Making collective art is, in some ways, part of the culture of remix I wrote about a while back. The difference, I think, is that instead of creating thousands of new versions from one original piece of art (music, visual, writing, etc) this is creating one work from thousands, where everyone contributes to make something greater than the sum of its parts.

Wednesday, April 11, 2012

Caine's Arcade: The Kindness of Strangers

You may have already seen this adorable short film/documentary on Caine's Arcade, since it's been going around the Internet over the last couple days. If not, then it's a short story about a 9-year-old boy who spent his summer creating an elaborate, incredible, FUNCTIONAL cardboard arcade inside his father's auto part store. He had no customers until finally, one day, Nirvan Mullick walked in looking for a part. After buying a "Fun Pass" and playing with the games, Mullick asked for permission to make a short film about the arcade. And then he did something magical. He recruited people through a Facebook event to create a flashmob to come to Caine's Arcade (without Caine knowing).


Caine's Arcade from Nirvan Mullick on Vimeo.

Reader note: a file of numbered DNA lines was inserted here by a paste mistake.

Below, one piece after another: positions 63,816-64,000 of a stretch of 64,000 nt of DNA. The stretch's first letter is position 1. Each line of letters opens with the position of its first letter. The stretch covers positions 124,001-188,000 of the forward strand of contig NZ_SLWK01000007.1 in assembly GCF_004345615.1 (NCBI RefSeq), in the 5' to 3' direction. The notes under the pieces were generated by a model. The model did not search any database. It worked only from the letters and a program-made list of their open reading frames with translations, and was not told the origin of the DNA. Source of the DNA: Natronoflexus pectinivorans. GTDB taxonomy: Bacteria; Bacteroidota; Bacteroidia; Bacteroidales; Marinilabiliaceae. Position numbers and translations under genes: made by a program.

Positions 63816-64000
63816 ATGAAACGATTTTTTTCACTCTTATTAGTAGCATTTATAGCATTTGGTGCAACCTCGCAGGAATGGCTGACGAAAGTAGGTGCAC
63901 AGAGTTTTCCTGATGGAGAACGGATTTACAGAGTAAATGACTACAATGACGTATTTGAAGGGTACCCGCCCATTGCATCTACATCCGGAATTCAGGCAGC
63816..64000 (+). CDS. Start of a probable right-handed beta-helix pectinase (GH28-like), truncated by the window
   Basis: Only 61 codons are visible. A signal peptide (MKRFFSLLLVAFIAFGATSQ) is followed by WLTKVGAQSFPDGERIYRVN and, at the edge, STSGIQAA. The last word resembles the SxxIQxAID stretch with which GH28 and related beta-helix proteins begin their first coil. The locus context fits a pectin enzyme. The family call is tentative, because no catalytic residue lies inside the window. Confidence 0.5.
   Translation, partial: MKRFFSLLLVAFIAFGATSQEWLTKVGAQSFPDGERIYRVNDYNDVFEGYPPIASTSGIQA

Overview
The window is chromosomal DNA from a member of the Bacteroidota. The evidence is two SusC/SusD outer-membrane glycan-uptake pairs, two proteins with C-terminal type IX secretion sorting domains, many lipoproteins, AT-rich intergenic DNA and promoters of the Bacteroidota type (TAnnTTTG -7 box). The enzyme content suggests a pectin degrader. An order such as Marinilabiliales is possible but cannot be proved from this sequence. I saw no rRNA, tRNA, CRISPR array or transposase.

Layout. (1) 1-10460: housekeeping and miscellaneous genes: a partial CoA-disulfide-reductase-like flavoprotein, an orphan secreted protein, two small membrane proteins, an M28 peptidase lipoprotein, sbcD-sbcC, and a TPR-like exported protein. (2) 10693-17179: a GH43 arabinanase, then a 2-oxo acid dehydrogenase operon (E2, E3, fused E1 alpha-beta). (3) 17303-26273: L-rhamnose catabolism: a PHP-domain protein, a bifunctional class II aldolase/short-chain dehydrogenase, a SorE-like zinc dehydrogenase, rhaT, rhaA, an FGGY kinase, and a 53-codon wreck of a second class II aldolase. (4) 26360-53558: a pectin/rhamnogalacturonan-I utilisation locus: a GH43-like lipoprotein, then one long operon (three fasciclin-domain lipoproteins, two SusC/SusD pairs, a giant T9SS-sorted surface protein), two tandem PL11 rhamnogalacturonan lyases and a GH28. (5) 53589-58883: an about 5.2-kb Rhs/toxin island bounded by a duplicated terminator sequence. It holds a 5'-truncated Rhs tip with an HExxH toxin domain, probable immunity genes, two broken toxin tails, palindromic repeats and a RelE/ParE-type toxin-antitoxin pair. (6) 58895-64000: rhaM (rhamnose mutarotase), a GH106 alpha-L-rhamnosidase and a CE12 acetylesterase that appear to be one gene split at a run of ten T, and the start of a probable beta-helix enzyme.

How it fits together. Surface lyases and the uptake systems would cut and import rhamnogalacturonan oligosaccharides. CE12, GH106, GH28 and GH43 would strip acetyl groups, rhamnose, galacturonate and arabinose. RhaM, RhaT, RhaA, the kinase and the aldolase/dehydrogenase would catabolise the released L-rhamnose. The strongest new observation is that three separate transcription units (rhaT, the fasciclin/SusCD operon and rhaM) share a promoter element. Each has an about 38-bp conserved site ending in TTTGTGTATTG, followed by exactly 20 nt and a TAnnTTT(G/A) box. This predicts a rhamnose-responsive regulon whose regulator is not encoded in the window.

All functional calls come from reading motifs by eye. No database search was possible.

This is what I love about the Internet - when people from all over join together just to make someone's day. Mullick said people from all over were commenting on the page, saying how much they wished they could come if only they weren't so far away.

This TED talk (Jonathan Zittrain: The Web as random acts of kindness) is from 2009, but I love it. Here's a quote that struck me:
"So what we see in this phenomenon is something that the crazed, late traffic engineer Hans Monderman discovered in the Netherlands, and here in South Kensington, that sometimes if you remove some of the external rules and signs and everything else, you can actually end up with a safer environment in which people can function, and one in which they are more human with each other. They're realizing that they have to take responsibility for what they do."
This is similar to an effect I noticed in real life a while back when a stoplight was out down the road. It's not a huge major intersection, but it gets a ton of traffic. And yet, when the light wasn't working, there were no crashes. In fact, people suddenly seemed to understand the concept of a four-way stop far better than I usually observe at a real four-way stop. Traffic didn't get backed up. In some ways, it seemed to be moving better than when the stoplight was working.

So next time you feel like there's no hope for humanity (it's easy to get this feeling when reading YouTube comments or these Twitter posts from people who didn't know the Titanic was a real event), watch Caine's Arcade. Watch this TED talk. Smile at someone, and see if they smile back.

Monday, April 9, 2012

This Restaurant is a Rip-off